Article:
The Kir3.1 gene contains three exons separated by two introns, and its total length exceeds 45
kb. The two transmembrane domains, pore region, and
part of the putative carboxyl terminus are encoded by
exon 1, whereas the remainder of the tail is encoded
by exons 2 and 3. The mRNA transcription initiation
site was established, and the first 1520 bp upstream
were sequenced; this region lacked a traditional TATA
or CAAT box, but contained a GC-rich region as well
as various putative transcription factor-binding elements. The 1520 bp upstream and 84 bp downstream
of the transcription initiation site were tested for promoter activity in GH4-C1 cells. This sequence of 1604
bp contains a number of fragments that either stimulate or repress transcription, as tested by transient
expression of various Kir3.1 promoter/luciferase fusion gene constructs in GH4-C1 cells. Schoots 1997 
Kcnj3 : potassium inwardly-rectifying channel, subfamily J, member 3
Double layer of lipid molecules that encloses all cells, and, in eukaryotes, many organelles; may be a single or double lipid bilayer; also includes associated proteins.
integral to membrane
Penetrating at least one phospholipid bilayer of a membrane. May also refer to the state of being buried in the bilayer with no exposure outside the bilayer. When used to describe a protein, indicates that all or part of the peptide sequence is embedded in the membrane.
The external part of the cell wall and/or plasma membrane.
external side of plasma membrane
The side of the plasma membrane that is opposite to the side that faces the cytoplasm.
Invagination of the plasma membrane of a muscle cell that extends inward from the cell surface around each myofibril. The ends of T-tubules make contact with the sarcoplasmic reticulum membrane.
A protein complex that possesses 6-phosphofructokinase activity; homodimeric, homooctameric, and allosteric homotetrameric forms are known.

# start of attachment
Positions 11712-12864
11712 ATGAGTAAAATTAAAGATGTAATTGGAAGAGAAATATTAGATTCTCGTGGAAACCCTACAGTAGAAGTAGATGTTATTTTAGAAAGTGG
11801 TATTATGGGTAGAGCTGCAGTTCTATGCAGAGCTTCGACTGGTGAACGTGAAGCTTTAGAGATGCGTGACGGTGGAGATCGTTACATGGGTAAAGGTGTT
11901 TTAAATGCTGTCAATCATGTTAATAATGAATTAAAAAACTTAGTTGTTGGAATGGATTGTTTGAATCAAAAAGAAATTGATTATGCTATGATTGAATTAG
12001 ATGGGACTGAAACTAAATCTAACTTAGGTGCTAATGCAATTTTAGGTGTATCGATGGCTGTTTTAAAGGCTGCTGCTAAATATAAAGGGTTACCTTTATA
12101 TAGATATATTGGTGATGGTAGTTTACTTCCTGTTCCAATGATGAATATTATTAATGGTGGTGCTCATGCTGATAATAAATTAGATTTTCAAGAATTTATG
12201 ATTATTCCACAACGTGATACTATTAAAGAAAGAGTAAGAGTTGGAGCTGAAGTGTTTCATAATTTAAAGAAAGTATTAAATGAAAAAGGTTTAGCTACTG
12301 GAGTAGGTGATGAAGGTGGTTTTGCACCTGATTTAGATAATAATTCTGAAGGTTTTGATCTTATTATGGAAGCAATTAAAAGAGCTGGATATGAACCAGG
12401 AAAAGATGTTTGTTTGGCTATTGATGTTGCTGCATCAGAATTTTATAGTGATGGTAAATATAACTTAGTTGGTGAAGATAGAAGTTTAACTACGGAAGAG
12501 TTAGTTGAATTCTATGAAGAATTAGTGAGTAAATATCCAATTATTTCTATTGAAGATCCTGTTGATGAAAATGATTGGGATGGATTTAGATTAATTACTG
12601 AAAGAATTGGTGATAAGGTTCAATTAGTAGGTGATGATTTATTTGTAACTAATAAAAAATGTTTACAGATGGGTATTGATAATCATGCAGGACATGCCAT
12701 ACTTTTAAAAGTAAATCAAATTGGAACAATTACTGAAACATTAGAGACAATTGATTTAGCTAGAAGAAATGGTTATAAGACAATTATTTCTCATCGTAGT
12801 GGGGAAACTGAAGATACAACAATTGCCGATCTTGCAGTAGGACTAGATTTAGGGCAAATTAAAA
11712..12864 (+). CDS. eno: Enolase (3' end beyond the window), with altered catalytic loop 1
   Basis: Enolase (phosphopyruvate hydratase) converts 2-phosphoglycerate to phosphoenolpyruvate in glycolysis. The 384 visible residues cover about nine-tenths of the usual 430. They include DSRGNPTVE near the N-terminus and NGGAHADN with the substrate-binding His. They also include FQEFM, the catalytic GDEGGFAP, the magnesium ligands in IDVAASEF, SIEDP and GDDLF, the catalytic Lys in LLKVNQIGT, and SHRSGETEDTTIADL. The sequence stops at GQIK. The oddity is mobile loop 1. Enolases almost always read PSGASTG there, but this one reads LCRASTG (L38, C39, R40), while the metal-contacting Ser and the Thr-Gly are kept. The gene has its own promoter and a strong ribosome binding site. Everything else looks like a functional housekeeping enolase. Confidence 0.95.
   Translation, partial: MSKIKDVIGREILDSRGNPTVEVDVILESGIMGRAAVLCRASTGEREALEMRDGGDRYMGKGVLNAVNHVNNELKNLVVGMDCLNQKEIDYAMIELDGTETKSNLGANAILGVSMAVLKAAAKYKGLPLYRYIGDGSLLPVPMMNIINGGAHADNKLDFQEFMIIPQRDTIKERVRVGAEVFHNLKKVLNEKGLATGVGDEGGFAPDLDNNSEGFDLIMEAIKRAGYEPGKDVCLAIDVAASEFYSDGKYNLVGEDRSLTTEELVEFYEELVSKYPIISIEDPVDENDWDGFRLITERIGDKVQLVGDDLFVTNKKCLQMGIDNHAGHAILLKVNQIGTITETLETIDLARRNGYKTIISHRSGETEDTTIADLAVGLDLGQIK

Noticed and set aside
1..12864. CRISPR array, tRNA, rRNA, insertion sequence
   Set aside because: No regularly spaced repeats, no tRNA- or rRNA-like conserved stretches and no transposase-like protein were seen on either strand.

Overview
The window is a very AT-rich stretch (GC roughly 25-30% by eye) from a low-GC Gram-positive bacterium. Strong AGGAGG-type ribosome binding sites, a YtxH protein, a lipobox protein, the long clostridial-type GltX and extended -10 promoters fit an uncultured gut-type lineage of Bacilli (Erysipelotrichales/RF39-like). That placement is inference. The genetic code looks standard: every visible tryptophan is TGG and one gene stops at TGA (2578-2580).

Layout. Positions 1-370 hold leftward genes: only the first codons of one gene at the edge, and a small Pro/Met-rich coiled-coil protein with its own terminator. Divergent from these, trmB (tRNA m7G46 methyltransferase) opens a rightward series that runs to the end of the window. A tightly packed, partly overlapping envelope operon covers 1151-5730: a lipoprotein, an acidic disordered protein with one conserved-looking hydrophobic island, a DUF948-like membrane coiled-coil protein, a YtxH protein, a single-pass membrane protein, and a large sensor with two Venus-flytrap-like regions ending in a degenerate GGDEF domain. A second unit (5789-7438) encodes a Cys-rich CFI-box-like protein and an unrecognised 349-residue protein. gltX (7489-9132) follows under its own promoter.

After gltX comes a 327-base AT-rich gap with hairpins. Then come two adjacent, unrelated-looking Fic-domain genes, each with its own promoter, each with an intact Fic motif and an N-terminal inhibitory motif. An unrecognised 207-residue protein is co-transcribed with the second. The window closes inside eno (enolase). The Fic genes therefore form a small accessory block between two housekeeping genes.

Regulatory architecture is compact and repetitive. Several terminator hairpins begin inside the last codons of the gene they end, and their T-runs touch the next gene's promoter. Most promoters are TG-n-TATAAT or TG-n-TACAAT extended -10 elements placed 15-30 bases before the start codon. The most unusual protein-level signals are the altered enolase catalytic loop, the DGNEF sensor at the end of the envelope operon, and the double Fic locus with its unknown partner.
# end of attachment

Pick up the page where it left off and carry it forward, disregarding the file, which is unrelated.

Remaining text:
Kir3 channels are activated following stimulation of G
protein-coupled receptors (GPCRs) that use the Gi/o
family of G proteins. Stimulation of the GPCR promotes
exchange of GDP for GTP on the Gα subunit which, in
turn, leads to activation of the Gα subunit and the Gβγ
dimer. Gβγ dimers bind to and activate Kir3 channels
(Reuveny et al. 1994 ; Wickman et al. 1994 ; Huang et al.
1995 ). Gα subunits are required for terminating Kir3
activation. The intrinsic GTPase activity of the Gα subunit
hydrolyses GTP, leading to inactivation of the Gβγ dimer.
Regulator of G protein signalling (RGS) proteins accelerate
the GTPase activity of Gα subunits (GAP), leading to faster
activation and deactivation of Kir3 channels (Doupnik
et al. 1997 ). (From Fowler )
Heterotetramers with other kir3
The Kir3 family consists of the Kir3.1, Kir3.2, Kir3.3, and Kir3.4 subunits, and the majority of functional Kir3 channels are believed to exist as heterotetram- ers containing the Kir3.1 subunit, although some studies report on functional Kir3.2 homomers and Kir3.2/3.3 combinations (Wischmeyer et al., 1997; Inanobe et al., 1999; Jelacic et al., 2000).
Constitutive and agonist-induced
interactions between Kir3 channels and various Gβγ combinations
in living cells are reported by Riven .
Gβ1-4 can interact with Kir3.1 in the absence of Kir3.4. Gβ5 does not directly interact with the channel but can still be co-immunoprecipated as part of a larger complex.
Kir3.1 is expressed in cells of different
lineage, i.e., cardiac atrial myocytes as well as various
neuronal cell types. Currently no
human cell line is known to express the Kir3.1 channel.
Schoots 1997 
G protein-gated inwardly rectifying potassium (GIRK
or Kir3) channel activity is important for regulating
excitability in the heart and brain (Stanfield et al. 2002 ).
Kir3.1 channel is involved
in the TLR4-mediated (Toll-like receptor in immune system) signal at an early event by facilitating the recruitment of TLR4 into lipid raft. 
Single Channel Recording of GIRK1 in CHO cells
Coexpression of GIRKI and GIRK2 in oocytes and CHO cells produce channels that have macro- scopic and single channel characteristics similar to those de- scribed in central neurons. In contrast, the single channel properties of either GIRK2 or CIR expressed alone are clearly different than any of the native inward rectifiers so far de- scribed. Additionally, GIRK1 does not appear to form func- tional homomeric channels in oocytes or mammalian cell lines, and probably does not form homomeric channels in vivo